Energy Action helps business customers to lower their energy spend and reduce their greenhouse gas emissions.
It’s easily said – but complex to achieve.
The organisation works with 5,000 clients across 9,000 sites, to reduce costs and optimise their use of electricity, gas and water while improving their environmental sustainability.
To do that Energy Action needs a fine-grained understanding of how and when its customers use energy, what they are currently paying, as well as a comprehensive understanding of what the energy market has to offer.
The data that delivers that understanding comes from multiple sources – from energy meters, from invoices and from an array of energy providers.
Energy Action is now unshackling itself from home grown legacy systems to build a modern digital platform. It is also building a strong internal technology and software engineering capability.
This will help establish the sort of tech intensity that will allow Energy Action to respond effectively to customer needs, be agile in response to changing market conditions, and create resilient digital foundations for growth and expansion.
Bruce Macfarlane joined and invested in Energy Action in 2019 becoming a Non-Executive Director and Solution Design Manager for the new platform. “The first significant thing we achieved was the completion of a project to implement on-premise CRM and NAV, going live in Jan 2020”. .
Energy Action then completed migration of applications and data from its on-premise and dedicated virtual servers to Microsoft Azure, working with managed services provider First Focus.
Energy Action has also appointed its first Chief Technology Officer, Clint Irving, formerly of technology giant Honeywell and retail smart-energy disruptor Pooled Energy, who is leading the growing software engineering team and implementing the company’s technology roadmap including consolidating application servers in Azure.
Irving and the Energy Action tech team will also leverage Microsoft development platforms including .Net and SQL Server to build the new platform. Irving is championing agile development, rapid release cycles and code-first quality assurance of its evolving energy management platform.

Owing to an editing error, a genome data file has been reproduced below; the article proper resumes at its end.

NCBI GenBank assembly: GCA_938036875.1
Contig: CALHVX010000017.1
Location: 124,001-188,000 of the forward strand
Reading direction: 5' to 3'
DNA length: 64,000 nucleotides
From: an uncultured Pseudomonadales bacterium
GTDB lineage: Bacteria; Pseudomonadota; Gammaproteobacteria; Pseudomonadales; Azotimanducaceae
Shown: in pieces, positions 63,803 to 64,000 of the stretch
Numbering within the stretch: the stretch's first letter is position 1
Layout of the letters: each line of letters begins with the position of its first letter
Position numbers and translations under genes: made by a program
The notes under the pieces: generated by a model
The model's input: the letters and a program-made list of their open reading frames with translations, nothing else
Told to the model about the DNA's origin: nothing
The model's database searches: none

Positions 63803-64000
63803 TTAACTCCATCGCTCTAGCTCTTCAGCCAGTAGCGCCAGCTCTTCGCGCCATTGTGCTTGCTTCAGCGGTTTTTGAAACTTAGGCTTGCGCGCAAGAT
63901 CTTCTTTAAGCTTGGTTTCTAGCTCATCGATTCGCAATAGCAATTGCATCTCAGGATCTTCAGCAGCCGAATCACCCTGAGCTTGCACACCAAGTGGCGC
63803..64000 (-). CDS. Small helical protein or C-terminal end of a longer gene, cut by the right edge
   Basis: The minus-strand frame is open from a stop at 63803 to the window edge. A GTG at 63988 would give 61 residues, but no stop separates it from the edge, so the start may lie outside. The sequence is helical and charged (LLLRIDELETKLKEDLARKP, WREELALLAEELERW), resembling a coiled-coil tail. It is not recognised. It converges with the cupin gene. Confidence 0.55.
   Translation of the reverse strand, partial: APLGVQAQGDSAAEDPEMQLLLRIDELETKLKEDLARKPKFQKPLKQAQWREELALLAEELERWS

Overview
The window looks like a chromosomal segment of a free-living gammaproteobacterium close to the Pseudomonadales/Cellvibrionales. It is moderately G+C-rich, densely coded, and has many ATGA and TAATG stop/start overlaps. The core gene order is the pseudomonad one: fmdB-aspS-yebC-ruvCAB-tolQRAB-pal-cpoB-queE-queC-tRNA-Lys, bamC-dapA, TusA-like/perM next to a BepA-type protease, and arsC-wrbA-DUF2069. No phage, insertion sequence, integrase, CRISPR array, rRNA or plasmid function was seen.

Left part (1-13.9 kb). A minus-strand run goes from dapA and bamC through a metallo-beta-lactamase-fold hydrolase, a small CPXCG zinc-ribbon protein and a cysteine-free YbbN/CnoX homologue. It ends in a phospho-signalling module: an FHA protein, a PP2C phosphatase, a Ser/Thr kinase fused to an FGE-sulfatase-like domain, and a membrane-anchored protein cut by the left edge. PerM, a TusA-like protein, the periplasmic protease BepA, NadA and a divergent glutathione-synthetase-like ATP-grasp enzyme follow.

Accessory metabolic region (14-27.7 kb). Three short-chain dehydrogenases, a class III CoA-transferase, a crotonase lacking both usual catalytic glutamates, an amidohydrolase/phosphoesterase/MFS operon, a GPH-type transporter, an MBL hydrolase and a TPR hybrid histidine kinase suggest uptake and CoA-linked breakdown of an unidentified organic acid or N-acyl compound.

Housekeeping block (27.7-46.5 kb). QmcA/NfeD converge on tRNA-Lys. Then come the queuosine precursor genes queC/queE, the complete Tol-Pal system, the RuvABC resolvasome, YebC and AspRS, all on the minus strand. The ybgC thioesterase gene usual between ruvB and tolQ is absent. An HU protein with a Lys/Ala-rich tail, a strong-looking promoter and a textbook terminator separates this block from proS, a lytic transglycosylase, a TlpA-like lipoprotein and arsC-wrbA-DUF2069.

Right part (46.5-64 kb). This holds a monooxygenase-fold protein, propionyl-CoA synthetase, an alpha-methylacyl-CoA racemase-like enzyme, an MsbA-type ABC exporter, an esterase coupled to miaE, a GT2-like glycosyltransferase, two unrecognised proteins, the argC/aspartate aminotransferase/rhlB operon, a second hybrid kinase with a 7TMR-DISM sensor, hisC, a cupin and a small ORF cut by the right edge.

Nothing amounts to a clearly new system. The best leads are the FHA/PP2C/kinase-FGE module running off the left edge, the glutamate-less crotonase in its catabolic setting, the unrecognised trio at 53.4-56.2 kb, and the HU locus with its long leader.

According to Macfarlane; “We’re now able to trouble-shoot legacy applications. To scale up servers depending on demand – and configure and release code in an immediate way.”
Already the new platform has delivered significant operational savings of $1 million plus thanks to the move from private servers to public cloud and the resulting consolidation and decommissioning of old hardware.
It has also, says Macfarlane delivered; “Higher quality service which results in which results in higher customer retention.
Robust data governance – ensuring data quality, consistency and availability – is critical. The platform collects, standardises, monitors for gaps and creates a complete data set which is stored in Azure.
According to Irving; “Our roadmap includes investigation of the best data analytics capabilities – we see great potential to leverage Azure Synapse Analytics.”
Once the cloud transformation is complete, Energy Action will also be primed to make greater use of a range of Azure cognitive services to expand its services and accelerate growth.
Increased speed to market is key says Macfarlane. “We want to enter new markets internationally so need to be able to recognise new data sources. For example, say I received a retail invoice that I hadn’t seen before – while I could manually map all the relevant fields, my preference is to use AI to map all, or most, of the fields so that the data on the invoice is recognised without manual intervention.”
The opportunity to reduce manual intervention across a range of workflows will reduce the risk of error and also accelerate processing.
Energy Action is also developing a cloud-based meter data management suite that will be important when Australia transitions to five-minute energy market settlement, slated for later in 2021. That will result in significantly more data, but Macfarlane is confident that; “Neither the file size payload or computational overhead should cause us issues as we will have cloud-based infrastructure and applications we can scale and flex to adapt to processing requirements.”